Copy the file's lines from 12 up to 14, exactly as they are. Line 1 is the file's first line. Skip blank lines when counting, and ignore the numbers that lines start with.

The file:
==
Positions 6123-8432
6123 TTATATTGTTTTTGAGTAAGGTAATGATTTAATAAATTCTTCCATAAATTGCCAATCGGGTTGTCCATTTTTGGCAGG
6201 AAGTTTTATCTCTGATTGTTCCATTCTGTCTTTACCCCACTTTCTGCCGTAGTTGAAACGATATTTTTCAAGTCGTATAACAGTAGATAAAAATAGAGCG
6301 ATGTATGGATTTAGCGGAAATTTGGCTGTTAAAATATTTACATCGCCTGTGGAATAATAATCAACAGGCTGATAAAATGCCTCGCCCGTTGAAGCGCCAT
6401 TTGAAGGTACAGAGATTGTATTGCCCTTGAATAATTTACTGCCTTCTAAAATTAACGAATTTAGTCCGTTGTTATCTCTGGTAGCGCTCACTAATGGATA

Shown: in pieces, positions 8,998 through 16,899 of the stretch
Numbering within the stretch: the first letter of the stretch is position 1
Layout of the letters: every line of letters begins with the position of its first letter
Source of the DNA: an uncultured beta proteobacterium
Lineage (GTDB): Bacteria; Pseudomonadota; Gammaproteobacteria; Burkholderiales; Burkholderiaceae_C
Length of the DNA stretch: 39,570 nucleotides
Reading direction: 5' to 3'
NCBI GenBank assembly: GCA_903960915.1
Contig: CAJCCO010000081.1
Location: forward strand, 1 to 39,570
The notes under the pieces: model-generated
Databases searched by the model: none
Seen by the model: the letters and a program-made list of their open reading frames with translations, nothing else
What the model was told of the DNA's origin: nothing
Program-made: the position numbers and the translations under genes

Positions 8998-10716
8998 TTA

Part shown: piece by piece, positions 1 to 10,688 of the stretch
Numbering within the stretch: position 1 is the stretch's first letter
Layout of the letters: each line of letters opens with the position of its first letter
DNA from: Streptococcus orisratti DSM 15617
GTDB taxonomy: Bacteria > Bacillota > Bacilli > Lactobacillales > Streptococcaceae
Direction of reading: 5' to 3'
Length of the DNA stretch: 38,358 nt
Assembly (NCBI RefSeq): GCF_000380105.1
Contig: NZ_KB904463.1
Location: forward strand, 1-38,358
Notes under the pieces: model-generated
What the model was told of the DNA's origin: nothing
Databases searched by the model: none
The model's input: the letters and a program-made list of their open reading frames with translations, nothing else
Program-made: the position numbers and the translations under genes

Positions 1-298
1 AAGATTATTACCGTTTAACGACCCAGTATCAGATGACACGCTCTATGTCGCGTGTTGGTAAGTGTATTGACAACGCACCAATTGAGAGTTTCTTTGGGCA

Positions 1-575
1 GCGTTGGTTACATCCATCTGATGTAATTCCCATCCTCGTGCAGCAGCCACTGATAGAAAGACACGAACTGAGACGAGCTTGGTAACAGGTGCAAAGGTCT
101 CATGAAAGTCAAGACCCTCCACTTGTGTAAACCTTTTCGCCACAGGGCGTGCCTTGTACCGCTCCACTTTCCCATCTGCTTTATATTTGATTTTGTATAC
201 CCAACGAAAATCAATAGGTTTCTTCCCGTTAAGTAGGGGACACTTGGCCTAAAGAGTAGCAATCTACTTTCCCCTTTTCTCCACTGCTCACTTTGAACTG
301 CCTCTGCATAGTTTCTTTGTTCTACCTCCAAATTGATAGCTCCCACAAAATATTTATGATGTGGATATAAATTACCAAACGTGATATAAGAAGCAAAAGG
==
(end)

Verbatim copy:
Reading direction: 5' to 3'
NCBI GenBank assembly: GCA_903960915.1
Contig: CAJCCO010000081.1